Considering everything that can go wrong with your car, running out of gas is among the most frustrating, because it’s also one of the most preventable. But when you’re out driving and notice your low-fuel light is illuminated, what can you do to make sure the gas you have will get you to the next gas station?
I talked to a few mechanics to find out the best ways to conserve fuel when you’re running on empty and to gauge how far you can expect your remaining gas to take you. “We’ve all made mistakes and let the tank get too low,” says Robert Walden, a longtime mechanic and founder of Vehicle Freak, but your mistake doesn’t necessarily need to result in a walk to the nearest gas station.
How far can you drive on empty?
The good news is that unless you’re driving a fairly old car with an analog fuel gauge, “once the low-fuel light comes on, you will probably see a distance to empty mileage that is usually fairly accurate,” says Andy Saari, an A.S.E. certified master technician and founder of Nexedge Technician. But fairly might not be good enough if you aren’t sure how far you are from a gas station—and while your electronic gauge will give you a better idea of how far you can get on your remaining fuel, Saari says this number can fluctuate depending on the driving conditions.
It’s hard to determine precisely how many miles a car can drive on “empty” or with the low-fuel light on, but generally speaking, you’ll typically make it another 30 to 50 miles before your vehicle stops, says John Lin, owner and head mechanic at JB Motor Works. though once again, this can vary with the car’s model, fuel efficiency, and other factors.
“Idling is the least fuel-efficient method since you’re burning gas and not going anywhere,” Saari explains. “This is why many of today’s vehicles have an auto start-stop feature, which under certain conditions, will shut the engine off at stop signs or when idling.”
How to conserve fuel when you’re almost out of gas
In the event that you’re running low on gas while driving in an isolated area, or stuck in traffic with no fuel station accessible, here are a few strategies for making the fuel you have last as long as possible, courtesy of the mechanics I interviewed:
Turn off the air conditioning
When every ounce of fuel matters, switching off the air conditioning may help reduce engine load, says Saari. However, he says that another common suggestion—turning off your car’s stereo—won’t make any difference in your fuel usage. “The energy usage will be insignificant,” he notes.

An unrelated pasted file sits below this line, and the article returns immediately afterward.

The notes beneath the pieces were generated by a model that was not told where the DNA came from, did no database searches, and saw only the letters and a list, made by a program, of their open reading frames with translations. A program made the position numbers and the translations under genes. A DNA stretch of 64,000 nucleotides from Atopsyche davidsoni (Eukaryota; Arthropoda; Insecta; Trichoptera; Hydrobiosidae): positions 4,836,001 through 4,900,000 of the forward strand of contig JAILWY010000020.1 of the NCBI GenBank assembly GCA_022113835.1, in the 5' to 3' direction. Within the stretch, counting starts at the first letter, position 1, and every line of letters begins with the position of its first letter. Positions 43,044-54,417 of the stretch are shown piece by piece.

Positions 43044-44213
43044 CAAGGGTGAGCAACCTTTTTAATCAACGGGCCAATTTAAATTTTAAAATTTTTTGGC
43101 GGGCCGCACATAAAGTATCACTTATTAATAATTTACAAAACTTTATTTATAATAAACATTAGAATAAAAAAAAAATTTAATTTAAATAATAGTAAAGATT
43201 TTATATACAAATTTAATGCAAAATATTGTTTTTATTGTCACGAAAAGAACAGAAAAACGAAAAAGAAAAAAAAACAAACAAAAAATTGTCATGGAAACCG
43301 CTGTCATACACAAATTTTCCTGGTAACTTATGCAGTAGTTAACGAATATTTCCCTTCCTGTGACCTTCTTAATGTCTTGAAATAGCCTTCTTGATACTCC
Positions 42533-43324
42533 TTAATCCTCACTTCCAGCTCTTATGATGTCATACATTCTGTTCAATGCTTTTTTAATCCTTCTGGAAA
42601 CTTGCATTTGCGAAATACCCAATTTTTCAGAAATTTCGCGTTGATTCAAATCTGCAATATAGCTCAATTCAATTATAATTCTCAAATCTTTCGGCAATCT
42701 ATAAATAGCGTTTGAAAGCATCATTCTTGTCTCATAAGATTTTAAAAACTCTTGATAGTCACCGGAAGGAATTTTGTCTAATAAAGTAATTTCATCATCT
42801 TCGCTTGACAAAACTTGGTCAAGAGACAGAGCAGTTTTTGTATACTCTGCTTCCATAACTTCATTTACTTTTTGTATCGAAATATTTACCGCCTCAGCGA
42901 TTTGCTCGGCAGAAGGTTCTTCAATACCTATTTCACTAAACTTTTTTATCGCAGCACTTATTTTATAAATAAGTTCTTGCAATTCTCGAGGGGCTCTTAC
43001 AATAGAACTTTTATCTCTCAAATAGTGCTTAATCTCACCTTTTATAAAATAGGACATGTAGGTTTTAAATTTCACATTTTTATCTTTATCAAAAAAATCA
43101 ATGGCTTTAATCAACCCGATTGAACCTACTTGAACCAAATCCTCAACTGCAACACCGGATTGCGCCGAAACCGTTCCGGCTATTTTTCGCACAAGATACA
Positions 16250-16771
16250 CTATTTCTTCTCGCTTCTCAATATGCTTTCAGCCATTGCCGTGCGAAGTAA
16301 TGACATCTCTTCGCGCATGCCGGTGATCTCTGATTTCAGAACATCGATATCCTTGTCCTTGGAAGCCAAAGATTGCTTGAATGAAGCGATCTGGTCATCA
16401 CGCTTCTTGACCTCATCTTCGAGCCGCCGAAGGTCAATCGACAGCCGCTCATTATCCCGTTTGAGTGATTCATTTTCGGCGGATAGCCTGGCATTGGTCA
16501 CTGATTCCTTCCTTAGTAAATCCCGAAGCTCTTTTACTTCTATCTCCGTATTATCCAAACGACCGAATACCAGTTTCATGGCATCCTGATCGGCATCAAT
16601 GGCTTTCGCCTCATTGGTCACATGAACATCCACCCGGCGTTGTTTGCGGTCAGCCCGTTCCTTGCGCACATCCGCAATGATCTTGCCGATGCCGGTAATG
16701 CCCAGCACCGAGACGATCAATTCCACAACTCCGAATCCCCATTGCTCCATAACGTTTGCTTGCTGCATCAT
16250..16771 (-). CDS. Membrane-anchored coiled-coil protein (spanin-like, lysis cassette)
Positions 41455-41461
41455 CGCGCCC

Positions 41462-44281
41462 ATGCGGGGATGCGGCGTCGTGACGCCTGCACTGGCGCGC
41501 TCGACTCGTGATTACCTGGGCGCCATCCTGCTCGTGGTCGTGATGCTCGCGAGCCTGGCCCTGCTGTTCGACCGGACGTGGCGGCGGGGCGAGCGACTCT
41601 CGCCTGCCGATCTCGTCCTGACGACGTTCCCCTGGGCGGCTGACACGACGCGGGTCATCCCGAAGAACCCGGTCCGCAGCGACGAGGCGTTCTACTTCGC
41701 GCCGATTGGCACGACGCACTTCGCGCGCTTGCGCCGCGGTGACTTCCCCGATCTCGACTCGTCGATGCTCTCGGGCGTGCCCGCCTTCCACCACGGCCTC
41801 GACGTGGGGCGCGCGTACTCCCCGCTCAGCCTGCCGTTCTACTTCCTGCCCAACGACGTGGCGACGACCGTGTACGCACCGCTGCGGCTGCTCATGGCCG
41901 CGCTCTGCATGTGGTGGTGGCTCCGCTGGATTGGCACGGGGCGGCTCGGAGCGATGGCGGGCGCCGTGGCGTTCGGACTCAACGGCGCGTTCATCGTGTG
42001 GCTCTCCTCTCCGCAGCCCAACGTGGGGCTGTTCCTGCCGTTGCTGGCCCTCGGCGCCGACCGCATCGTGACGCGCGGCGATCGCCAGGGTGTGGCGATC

Avoid rapid acceleration
If you notice that you’re running low on gas, you may be tempted to increase your speed to get to a gas station faster, but Walden warns against that. “Take it easy on the gas pedal, and avoid speeding up too fast, which wastes gas,” he explains. “I know being late can make you hit the gas, but going slow saves fuel when the tank is low.”
Keep your speed down
While we’re on the subject of acceleration, Lin recommends avoiding driving at high speeds, noting, “Your vehicle’s fuel efficiency decreases rapidly at speeds above 50 miles per hour.”
Avoid hard braking
Along with rapid acceleration, slamming on the brakes can also burn more fuel than necessary, Lin says.
Avoid unnecessary stopping and starting
Smooth, steady driving without frequent stops and starts helps to conserve fuel, says Michael Dominguez, a certified master mechanic and the founder of Car Fixer Guide. “Adjusting your route to minimize stop-and-go traffic is also beneficial,” he adds.
Ultimately, it’s best not to make driving with your low-fuel light on a habit. “[Doing so] frequently can potentially harm the fuel system, as debris or sediments which normally settle at the base of the tank may get sucked into the fuel pump and damage it,” Lin says.
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